Living With Periodontal Disease

A Natural Approach To Health
Living With Periodontal Disease

I had a question the other day about periodontal disease.

Periodontal disease is second only to the common cold as the most prevalent infectious ailment in the U.S.

It affects 75% of Americans over the age of 35 and is responsible for 70% of adult tooth loss.

The rate of periodontal disease increases with age; it’s only 50% in adolescents.

Periodontal means “located around a tooth.”

So periodontal disease refers to any disorder of the gums or other supporting structures of your teeth.

Gingivitis (inflammation of the gums) is the early stage of periodontal disease.

It’s caused by plaque (sticky deposits of bacteria, mucus, and food particles) adhering to your teeth.

The accumulation of plaque causes your gums to become infected and swollen.

As your gums swell, pockets form between your gums and teeth, acting as a trap for still more plaque.

Your gums become red, soft, and shiny, and they bleed easily.

In some cases, there’s pain, but gingivitis can also be painless.

If left untreated, gingivitis can lead to a condition called pyorrhea or periodontitis.

This is an advanced stage of periodontal disease where the bone supporting your teeth begins to erode because of the infection.

Abscesses are common.

Smokers are more susceptible than nonsmokers to periodontitis and tooth loss.

Periodontal disease can be made worse by missing teeth, food impaction, malocclusion, tongue thrusting, teeth grinding, and toothbrush trauma.

Problems in your mouth often are reflections of deficiencies or underlying disorders in your body.

Bleeding gums may signal a vitamin C deficiency and dryness and cracking at the corners of your mouth may mean a deficiency of vitamin B2 (riboflavin).

Both conditions may also signal a generalized nutritional deficiency.

Regular dental checkups can help detect these conditions early.

Warning signs of potentially severe periodontal disease include the following:

>Loose teeth.

>A change in the way your teeth fit together.

>A change in the fit of partial dentures.

>Red, swollen, or tender gums.

>Gums that bleed when you brush or floss.

>Gums that have pulled away from the teeth.

>Constant bad breath.

>Dry mouth.

>Teeth grinding.

To deal with periodontal disease, it’s beneficial to:

*Drink 6-8 cups of purified water daily.

*Applying aloe vera gel directly to inflamed gums eases discomfort and soothes your tissues.

*Clove oil is good for temporary relief of tooth and/or gum pain.  Simply rub a drop or two of clove oil on the affected area.  If the oil is too strong in its pure form, it can be diluted with a drop or two of olive oil.

*Hawthorn berries, myrrh gum, and rose hips all help to keep down inflammation and enhance immune function.  You can apply these herbs directly to the inflamed areas as a poultice or drink them in tea form.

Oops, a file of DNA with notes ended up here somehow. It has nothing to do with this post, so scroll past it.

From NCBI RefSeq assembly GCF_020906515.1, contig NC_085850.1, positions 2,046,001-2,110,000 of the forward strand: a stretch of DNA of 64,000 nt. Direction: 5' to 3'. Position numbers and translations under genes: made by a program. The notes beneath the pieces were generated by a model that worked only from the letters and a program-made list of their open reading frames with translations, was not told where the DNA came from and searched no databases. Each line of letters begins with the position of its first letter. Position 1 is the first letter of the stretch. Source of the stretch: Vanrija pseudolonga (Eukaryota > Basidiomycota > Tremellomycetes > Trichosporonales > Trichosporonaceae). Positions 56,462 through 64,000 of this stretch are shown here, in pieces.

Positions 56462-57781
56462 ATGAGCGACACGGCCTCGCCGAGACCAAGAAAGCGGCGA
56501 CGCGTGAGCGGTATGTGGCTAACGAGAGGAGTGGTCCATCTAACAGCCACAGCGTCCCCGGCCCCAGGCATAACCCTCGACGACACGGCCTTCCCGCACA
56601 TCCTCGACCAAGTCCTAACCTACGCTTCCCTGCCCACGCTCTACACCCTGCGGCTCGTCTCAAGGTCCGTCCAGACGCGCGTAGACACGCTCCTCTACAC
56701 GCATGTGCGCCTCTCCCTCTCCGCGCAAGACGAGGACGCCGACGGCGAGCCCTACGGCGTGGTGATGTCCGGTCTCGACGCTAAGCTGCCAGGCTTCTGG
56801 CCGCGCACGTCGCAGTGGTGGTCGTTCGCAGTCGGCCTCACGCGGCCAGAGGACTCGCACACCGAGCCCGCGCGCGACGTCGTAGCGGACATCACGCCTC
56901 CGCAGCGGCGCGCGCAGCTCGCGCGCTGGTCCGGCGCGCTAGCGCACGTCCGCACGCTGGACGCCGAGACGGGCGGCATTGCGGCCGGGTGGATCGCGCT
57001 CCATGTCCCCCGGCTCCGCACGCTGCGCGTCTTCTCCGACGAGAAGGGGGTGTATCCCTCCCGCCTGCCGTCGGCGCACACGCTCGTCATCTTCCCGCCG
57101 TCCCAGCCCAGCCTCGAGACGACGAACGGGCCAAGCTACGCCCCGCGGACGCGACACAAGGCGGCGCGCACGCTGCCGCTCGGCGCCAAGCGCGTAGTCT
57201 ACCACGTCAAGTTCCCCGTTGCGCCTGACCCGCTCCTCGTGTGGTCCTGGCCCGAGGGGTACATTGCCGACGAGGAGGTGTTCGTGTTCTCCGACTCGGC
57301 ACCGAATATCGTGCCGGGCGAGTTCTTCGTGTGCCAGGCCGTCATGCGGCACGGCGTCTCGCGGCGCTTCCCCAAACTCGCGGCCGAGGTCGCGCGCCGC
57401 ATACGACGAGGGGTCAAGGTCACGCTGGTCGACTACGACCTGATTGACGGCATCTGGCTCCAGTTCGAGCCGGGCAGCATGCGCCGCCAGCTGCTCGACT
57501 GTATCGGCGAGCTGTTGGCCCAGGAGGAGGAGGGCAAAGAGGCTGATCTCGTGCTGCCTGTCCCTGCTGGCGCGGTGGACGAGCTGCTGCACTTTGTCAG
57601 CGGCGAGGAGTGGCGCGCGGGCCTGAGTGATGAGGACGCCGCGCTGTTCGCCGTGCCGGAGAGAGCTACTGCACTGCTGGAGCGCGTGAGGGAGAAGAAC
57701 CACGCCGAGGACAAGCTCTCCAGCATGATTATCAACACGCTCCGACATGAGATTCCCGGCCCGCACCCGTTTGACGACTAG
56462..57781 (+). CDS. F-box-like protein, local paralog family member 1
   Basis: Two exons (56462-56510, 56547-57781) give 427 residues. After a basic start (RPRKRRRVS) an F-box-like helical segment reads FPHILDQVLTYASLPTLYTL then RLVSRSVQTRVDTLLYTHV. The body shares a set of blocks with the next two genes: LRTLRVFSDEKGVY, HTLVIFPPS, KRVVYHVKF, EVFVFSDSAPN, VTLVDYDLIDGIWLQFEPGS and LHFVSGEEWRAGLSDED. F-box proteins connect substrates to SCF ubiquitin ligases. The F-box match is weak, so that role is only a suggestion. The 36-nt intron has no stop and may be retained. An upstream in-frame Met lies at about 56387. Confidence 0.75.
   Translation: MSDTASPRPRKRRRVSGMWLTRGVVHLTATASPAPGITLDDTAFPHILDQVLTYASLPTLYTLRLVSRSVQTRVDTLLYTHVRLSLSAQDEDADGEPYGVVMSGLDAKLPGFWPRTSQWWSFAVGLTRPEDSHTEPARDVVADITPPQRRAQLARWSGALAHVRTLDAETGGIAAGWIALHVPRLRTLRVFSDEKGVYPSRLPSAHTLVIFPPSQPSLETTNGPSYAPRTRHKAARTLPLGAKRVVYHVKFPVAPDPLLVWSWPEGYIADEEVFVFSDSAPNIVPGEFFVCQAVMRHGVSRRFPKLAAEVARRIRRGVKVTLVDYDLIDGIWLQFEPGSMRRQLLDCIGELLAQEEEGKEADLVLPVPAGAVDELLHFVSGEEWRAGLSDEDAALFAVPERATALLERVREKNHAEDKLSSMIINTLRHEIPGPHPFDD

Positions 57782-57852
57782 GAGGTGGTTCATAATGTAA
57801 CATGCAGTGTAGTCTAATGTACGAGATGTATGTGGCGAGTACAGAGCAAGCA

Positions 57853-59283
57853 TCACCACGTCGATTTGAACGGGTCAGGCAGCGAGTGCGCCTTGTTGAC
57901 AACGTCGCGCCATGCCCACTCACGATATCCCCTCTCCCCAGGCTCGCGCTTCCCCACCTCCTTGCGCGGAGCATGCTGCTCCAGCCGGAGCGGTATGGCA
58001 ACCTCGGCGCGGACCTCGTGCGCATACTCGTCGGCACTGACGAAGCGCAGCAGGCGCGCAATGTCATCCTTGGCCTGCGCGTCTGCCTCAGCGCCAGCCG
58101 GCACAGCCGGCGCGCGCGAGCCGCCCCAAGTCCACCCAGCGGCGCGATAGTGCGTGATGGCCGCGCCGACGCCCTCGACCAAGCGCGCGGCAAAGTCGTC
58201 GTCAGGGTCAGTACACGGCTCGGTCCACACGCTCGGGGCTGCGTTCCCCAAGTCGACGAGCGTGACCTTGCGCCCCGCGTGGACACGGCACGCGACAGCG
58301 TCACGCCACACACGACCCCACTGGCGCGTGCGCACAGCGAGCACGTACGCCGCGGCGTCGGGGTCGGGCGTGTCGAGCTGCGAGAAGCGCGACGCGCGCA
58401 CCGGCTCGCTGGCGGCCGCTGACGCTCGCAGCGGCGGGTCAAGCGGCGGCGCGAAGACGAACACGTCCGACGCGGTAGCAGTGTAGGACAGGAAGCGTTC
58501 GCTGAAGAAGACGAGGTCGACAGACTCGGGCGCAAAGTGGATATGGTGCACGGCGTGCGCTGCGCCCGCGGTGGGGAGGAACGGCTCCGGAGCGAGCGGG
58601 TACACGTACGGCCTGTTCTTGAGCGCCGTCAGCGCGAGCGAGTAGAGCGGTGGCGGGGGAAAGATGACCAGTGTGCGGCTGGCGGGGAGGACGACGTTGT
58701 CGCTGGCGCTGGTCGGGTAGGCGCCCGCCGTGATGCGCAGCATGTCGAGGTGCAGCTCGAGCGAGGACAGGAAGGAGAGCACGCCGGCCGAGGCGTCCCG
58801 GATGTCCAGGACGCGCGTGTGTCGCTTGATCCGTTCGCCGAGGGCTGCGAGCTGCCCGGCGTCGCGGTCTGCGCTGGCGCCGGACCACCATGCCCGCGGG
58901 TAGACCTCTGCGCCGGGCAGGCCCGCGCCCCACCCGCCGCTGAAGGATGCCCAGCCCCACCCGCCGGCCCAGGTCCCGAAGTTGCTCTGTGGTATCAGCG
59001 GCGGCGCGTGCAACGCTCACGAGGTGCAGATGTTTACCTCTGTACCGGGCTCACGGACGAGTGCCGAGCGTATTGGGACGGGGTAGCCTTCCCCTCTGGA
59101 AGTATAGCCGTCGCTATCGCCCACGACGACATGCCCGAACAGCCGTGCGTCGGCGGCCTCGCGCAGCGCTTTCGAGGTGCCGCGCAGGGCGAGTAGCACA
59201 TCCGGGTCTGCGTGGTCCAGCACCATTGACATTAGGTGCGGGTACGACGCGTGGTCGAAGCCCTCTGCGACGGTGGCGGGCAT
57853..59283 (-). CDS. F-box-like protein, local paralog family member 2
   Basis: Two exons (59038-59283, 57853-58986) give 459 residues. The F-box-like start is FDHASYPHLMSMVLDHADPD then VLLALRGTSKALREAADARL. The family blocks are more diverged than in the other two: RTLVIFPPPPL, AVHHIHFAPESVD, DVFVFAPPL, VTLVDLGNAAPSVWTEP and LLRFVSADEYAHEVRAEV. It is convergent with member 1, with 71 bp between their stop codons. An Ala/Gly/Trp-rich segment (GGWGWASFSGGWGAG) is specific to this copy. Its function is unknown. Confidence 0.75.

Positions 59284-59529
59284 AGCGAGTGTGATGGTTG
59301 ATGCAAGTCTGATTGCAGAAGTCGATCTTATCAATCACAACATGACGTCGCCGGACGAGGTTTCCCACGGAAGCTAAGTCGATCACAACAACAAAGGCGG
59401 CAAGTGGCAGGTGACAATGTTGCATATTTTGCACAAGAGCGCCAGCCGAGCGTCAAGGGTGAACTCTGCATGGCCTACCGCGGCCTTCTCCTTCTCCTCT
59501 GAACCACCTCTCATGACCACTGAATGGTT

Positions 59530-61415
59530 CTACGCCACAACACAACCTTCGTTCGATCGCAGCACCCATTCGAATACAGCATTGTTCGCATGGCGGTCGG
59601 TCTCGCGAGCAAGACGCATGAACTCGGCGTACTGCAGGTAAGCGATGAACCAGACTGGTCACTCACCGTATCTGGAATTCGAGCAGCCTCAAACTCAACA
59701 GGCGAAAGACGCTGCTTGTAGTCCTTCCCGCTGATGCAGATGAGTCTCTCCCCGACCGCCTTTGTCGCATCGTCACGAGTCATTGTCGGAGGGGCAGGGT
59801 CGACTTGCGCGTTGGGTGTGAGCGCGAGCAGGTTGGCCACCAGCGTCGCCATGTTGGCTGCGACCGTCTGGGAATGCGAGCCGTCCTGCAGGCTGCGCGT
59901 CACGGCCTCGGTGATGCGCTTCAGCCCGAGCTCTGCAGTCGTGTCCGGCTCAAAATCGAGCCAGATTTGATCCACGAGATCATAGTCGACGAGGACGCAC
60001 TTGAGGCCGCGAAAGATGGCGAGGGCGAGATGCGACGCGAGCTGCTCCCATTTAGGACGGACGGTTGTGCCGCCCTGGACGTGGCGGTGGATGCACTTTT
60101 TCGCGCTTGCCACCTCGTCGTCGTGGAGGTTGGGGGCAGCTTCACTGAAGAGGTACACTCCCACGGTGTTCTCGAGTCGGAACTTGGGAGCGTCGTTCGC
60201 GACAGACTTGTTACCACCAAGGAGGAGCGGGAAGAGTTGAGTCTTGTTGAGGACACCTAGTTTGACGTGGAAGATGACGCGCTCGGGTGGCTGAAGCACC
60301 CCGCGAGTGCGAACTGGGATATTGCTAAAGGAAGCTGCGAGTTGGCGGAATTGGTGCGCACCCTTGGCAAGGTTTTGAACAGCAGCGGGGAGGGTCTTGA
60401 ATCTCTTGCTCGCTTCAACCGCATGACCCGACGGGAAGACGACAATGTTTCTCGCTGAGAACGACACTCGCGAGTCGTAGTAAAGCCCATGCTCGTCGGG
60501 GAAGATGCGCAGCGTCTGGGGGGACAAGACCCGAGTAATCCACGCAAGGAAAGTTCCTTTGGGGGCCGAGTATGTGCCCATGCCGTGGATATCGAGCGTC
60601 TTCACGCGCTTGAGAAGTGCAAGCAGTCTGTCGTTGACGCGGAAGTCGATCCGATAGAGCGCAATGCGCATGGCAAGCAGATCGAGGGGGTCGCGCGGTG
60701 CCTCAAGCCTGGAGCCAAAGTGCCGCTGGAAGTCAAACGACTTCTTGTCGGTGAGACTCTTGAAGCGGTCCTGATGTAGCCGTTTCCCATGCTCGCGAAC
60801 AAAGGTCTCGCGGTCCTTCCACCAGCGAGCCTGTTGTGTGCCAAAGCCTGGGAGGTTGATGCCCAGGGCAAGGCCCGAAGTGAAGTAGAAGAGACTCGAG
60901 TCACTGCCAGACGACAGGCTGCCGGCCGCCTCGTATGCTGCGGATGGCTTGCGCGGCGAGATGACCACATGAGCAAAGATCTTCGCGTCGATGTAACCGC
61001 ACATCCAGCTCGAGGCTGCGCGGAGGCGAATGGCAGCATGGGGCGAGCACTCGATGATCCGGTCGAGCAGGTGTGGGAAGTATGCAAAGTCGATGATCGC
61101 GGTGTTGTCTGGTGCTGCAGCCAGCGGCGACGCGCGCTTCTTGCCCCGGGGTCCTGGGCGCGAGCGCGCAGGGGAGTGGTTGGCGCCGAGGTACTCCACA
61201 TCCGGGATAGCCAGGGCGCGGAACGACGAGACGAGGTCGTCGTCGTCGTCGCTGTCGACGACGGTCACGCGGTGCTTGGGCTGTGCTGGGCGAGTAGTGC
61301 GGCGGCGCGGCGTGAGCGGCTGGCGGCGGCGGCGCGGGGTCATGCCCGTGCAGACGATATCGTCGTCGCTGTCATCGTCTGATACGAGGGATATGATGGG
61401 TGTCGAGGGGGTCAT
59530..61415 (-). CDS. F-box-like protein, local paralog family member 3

*Sage is good for its anti-inflammatory properties.  Boil 2 tablespoons of dried crushed sage leaves in 1 cup of water, steep for 20 minutes, strain, and rinse your mouth several times daily.  (Don’t use sage if you have any type of seizure disorder, or are pregnant or nursing.)

*Tea tree oil, rubbed on your gums, helps prevent and treat gum disease (don’t use internally).

*Thyme is a natural antiseptic reducing the level of bacteria in your mouth.

*Eat a variety of fresh fruits, green leafy vegetables, meat, and whole grains to give your teeth and gums with needed exercise and supply your body with the vitamins and minerals essential for dental health.

*Eat plenty of high-fiber foods, like whole grains, vegetables, and legumes.

*Avoid sugar and all refined carbohydrates.  Sugar causes plaque buildup and inhibits the ability of white blood cells to fight off bacteria.

*Brush your teeth after every meal.  Avoid snacking unless you can brush afterward.  Especially avoid sugar-containing gum, candy, or other foods you nibble on throughout the day.

*Change toothbrushes every month to keep the disease in check, and keep your toothbrush clean between uses.  Bacteria live on toothbrushes.  There are special devices that kill bacteria you can keep your toothbrush in when not in use.

*Floss your teeth at least once a day.  Unwaxed dental floss is good for getting under your gum line.

*Scrape your tongue each morning after you brush.  Use a tongue scraper, the back of a spoon, or your toothbrush to brush your tongue.  This is important because bacteria thrive on a moist tongue.

If you’re dealing with periodontal disease, try these (100% money-back guarantee):

It’s essential to use:  Vita-Lea, Protein, OmegaGuard, CoQHeart, Vitamin C.

It’s important to use:  CarotoMax, FlavoMax, Vitamin E.

It’s beneficial to use:  Vivix, B-Complex, Zinc, Garlic.

Please comment below, like, retweet, and share with your friends!

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PS: If you have any questions about bleeding gums, and would like to know how supplements can help, give us a call at 715-431-0657. We’re here to help.


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